After more than four decades in the freight hauling industry, an Illinois outfit effectively disappeared overnight, mirroring the Lost Roanoke Colony.
Like the Roanoke Colony once located in Dare County, N.C., that seemingly disappeared without a trace, Dillion Logistics shuttered its Facebook page, phone systems, and didn’t release information why the doors were closed on the last day of August. Trucking industry news media outlets have repeatedly tried to contact founder Jeffrey Dillon and members of the management team. Distribution points across the country, including Atlanta, Dallas, Mississippi; Ohio; Indiana; Florida; Savannah, and Tampa, are reportedly non-responsive.
Many in the trucking industry are stunned the “family-owned” operation did not provide upwards of 342 truckers advanced warning about job security, so they could secure other employment. Instead, the workforce reportedly received on an email notice the interstate outfit had ceased operations.
“We are writing to confirm that regrettably, your employment with Dillon terminated on August 31, 2021,” Mike Cloonen, president of Dillon Logistics, reportedly stated in an email. “The timing of this layoff is caused by business circumstances that were not reasonably foreseeable.”
Dillon Logistics operated as Dillon Transport with a headquarters based in Burr Ridge, Illinois. The organization began in 1980 as a freight hauler delivering dry bulk and liquid tanker services to the agriculture, building products, industrial, and energy industries. Reports surfaced that Dillon had “recapitalized” by working with Texas-based Cotton Creek Capital in recent years. The press information in 2017 revolved around Dillon potentially expanding its already national footprint.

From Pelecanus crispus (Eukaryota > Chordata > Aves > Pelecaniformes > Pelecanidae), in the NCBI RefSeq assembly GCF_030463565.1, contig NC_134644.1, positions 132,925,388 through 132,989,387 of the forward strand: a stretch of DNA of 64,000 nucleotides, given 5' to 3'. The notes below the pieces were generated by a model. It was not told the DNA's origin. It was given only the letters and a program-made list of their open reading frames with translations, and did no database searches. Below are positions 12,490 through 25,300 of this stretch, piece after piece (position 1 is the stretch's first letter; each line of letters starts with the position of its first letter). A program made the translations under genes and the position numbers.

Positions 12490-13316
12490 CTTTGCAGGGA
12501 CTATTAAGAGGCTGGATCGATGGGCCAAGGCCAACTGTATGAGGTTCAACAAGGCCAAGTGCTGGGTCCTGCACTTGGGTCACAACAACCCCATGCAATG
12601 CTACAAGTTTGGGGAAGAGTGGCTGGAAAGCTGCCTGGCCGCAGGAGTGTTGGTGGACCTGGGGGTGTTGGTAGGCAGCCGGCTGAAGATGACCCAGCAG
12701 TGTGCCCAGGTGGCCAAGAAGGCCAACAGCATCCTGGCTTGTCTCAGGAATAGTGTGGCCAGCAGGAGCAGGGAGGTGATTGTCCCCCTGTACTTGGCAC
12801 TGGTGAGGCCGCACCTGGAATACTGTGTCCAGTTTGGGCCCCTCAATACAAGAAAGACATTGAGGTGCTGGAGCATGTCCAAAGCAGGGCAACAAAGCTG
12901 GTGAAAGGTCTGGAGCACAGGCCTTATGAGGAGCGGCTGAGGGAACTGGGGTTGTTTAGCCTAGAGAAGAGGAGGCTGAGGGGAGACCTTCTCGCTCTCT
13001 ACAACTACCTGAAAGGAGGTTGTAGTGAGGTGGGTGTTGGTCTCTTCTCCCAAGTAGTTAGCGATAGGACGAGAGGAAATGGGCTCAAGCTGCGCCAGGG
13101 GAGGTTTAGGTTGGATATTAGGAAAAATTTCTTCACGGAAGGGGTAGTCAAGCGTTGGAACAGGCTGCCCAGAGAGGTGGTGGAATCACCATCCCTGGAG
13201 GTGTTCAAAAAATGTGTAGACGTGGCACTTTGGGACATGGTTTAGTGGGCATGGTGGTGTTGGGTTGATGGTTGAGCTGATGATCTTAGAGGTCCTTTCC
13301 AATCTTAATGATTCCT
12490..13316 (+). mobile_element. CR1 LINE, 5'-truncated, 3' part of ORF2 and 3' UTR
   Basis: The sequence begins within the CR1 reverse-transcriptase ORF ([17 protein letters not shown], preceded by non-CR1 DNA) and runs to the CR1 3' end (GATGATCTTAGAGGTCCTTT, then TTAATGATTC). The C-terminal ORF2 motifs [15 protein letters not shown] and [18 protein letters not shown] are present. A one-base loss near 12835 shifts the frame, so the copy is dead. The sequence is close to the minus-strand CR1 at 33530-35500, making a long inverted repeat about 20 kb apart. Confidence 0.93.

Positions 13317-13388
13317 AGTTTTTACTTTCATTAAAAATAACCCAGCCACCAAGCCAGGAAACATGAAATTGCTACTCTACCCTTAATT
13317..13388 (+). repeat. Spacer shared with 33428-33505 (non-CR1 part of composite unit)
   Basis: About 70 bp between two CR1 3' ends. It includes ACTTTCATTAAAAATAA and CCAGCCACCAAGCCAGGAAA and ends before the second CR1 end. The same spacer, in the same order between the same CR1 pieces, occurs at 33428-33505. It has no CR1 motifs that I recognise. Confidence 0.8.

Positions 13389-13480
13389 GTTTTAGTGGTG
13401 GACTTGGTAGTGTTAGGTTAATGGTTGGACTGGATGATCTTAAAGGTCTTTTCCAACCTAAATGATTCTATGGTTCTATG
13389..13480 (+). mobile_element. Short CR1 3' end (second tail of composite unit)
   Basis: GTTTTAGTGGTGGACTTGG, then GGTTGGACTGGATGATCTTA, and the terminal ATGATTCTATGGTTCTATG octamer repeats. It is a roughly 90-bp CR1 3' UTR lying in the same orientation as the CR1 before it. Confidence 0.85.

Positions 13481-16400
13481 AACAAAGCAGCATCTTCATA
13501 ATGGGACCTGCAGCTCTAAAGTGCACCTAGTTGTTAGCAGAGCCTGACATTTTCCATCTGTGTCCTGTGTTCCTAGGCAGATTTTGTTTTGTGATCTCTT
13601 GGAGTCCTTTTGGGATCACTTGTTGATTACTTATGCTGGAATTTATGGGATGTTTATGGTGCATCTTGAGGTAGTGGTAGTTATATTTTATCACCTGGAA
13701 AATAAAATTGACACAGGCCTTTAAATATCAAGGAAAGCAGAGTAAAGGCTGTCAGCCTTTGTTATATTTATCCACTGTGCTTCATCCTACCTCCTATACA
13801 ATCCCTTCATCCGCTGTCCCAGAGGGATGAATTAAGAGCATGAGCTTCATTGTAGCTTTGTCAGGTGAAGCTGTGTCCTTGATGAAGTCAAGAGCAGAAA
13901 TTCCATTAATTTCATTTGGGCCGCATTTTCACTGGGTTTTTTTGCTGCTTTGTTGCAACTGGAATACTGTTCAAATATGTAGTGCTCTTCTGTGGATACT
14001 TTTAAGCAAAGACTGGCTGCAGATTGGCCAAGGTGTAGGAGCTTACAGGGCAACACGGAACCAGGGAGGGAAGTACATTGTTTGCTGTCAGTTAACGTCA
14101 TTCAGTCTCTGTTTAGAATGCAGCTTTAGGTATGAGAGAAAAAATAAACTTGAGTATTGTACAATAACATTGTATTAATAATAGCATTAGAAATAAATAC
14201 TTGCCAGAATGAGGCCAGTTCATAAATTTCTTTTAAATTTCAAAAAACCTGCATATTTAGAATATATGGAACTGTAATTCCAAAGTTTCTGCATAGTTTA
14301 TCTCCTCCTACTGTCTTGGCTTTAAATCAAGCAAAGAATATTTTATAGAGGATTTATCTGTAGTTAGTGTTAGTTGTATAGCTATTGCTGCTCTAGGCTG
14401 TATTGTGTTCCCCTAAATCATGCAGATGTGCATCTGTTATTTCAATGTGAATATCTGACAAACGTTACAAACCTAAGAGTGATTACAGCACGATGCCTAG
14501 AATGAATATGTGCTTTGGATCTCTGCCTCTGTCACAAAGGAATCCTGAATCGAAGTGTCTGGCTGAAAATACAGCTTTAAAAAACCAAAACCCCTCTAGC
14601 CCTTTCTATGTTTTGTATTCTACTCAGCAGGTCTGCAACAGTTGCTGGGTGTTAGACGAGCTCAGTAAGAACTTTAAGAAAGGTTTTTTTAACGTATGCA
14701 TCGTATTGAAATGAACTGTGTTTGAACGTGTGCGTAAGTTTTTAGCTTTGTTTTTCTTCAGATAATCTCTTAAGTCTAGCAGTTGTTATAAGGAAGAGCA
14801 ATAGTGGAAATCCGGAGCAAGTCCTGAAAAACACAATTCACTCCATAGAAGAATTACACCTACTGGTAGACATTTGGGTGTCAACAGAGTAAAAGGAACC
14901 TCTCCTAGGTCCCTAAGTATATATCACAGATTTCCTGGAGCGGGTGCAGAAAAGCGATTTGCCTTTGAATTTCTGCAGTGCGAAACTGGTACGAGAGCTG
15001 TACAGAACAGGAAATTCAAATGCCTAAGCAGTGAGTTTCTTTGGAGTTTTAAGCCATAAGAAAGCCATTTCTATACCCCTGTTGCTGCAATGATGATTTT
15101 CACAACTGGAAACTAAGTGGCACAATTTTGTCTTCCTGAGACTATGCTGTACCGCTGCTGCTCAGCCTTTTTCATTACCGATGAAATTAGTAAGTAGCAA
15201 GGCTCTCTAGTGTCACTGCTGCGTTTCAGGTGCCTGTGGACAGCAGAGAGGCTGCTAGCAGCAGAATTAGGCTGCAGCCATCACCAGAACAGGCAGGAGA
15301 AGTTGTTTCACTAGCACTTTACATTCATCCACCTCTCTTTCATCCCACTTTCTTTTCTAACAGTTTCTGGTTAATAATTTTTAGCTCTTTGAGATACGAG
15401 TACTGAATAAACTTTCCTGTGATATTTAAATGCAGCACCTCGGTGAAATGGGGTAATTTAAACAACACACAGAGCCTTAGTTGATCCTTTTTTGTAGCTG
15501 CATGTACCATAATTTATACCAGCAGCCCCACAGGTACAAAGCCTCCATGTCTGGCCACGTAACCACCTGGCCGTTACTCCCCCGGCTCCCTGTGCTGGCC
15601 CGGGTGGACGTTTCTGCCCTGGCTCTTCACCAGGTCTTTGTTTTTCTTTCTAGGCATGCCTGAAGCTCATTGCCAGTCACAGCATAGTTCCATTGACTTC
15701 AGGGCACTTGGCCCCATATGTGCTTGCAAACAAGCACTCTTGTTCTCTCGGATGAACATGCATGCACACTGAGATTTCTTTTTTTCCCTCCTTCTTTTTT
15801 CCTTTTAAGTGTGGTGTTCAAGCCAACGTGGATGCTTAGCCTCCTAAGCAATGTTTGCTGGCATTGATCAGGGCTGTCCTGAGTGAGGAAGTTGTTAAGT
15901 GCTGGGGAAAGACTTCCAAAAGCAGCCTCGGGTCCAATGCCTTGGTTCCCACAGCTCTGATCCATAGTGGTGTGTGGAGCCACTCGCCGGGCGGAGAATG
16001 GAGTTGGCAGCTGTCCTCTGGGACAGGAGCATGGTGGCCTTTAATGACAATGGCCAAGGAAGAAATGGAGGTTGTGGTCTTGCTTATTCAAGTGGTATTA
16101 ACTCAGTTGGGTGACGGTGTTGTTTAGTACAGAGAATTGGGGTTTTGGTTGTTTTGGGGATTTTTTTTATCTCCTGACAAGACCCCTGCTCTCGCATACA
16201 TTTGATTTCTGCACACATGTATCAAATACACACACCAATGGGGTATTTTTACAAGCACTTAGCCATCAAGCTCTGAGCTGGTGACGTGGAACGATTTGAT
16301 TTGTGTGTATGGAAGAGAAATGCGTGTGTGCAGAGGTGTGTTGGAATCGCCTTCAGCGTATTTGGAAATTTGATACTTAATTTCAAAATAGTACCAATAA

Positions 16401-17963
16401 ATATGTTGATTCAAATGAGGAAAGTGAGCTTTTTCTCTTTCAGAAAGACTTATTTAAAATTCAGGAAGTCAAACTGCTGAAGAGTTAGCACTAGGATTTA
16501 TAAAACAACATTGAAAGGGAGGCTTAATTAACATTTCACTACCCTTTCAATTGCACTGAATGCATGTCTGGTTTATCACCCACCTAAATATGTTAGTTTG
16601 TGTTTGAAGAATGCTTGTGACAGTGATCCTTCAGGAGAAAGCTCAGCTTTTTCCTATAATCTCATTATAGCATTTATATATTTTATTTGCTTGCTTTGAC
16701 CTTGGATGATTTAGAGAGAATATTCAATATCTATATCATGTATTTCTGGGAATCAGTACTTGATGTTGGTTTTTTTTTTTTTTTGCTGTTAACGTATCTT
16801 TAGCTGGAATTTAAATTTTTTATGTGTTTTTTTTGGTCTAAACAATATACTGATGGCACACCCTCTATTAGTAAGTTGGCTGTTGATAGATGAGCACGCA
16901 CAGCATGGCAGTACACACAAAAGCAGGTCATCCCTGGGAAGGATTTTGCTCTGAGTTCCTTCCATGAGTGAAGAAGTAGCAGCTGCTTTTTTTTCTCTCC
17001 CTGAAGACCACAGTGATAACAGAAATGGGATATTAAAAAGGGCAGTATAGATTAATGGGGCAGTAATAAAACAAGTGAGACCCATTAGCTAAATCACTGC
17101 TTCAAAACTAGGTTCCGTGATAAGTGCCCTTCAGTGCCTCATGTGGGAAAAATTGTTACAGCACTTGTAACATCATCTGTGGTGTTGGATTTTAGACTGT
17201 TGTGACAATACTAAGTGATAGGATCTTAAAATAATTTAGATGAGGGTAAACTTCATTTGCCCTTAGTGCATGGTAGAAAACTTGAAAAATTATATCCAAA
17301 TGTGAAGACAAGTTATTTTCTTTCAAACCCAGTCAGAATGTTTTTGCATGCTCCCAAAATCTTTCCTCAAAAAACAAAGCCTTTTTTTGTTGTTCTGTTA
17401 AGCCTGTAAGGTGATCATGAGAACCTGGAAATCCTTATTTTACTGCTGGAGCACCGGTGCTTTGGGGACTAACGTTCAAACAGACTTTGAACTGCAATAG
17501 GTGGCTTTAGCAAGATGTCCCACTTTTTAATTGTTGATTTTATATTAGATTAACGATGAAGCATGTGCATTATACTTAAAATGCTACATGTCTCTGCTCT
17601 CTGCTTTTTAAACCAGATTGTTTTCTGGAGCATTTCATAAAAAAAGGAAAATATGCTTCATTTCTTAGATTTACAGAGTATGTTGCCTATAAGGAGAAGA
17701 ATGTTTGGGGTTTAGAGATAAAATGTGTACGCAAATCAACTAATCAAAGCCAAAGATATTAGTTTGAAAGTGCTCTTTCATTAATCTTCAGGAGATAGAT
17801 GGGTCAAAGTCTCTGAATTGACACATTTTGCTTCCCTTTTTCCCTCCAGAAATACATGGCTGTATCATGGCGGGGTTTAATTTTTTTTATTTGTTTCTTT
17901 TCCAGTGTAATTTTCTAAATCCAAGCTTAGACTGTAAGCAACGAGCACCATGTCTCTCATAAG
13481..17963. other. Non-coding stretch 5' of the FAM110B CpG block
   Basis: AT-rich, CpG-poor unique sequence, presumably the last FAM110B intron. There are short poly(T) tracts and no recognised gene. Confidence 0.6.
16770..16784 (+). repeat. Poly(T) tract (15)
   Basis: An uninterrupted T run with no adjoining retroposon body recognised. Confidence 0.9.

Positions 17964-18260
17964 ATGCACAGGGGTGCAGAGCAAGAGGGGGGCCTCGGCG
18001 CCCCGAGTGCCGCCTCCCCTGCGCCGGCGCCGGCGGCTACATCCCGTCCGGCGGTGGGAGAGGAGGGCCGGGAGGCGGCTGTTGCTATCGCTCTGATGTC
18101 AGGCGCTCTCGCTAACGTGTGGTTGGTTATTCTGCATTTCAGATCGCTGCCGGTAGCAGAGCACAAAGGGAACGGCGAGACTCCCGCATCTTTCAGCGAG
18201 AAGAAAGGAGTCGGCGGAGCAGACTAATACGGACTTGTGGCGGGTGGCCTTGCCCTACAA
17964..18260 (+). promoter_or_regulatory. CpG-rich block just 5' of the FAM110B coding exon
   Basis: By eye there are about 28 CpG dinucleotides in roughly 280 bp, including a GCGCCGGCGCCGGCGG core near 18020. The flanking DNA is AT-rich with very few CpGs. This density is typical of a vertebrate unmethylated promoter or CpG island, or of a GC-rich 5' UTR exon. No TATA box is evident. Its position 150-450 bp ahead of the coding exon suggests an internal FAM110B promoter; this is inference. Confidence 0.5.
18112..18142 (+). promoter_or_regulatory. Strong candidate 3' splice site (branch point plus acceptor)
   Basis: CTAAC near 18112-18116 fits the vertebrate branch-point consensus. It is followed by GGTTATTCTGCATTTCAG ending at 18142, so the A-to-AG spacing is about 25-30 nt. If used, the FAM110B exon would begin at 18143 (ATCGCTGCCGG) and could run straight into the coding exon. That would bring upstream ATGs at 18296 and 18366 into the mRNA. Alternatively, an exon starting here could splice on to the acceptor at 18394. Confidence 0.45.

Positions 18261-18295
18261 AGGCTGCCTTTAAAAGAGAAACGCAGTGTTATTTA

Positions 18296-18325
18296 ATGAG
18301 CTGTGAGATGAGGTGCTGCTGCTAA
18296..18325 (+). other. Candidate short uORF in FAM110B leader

“I am very proud of both the company and reputation we have built over the past 36 years. Every employee has been critical in establishing a legacy of providing excellent service to our customers and the team at Cotton Creek understood the importance of that backbone from the beginning. I am excited for the next phase of Dillon’s growth as we continue to add assets and resources to service our customers.” Jeffrey Dillon reportedly stated in a 2017 press release.
Contrary to the pro-growth narrative just four years ago, Cloonen indicated to employees the freight carrier was on the market.
“The Company had planned to sell the business to another entity under terms pursuant to which the buyer had agreed to maintain the employment of our employees. Unfortunately, that transaction will not be going forward, and we are left with no reasonable alternative other than to liquidate the business,” Cloonen reportedly stated.
Like the Lost Colony of Roanoke that was found abandoned 15 years after its formation, questions remain unanswered about the seemingly conflicting information leading up to the abrupt Dillon closure. The good news for truck drivers is that other transportation outfits are already trying to attract qualified CDL-holders. Some are even offering sign-on bonuses to join their fleets.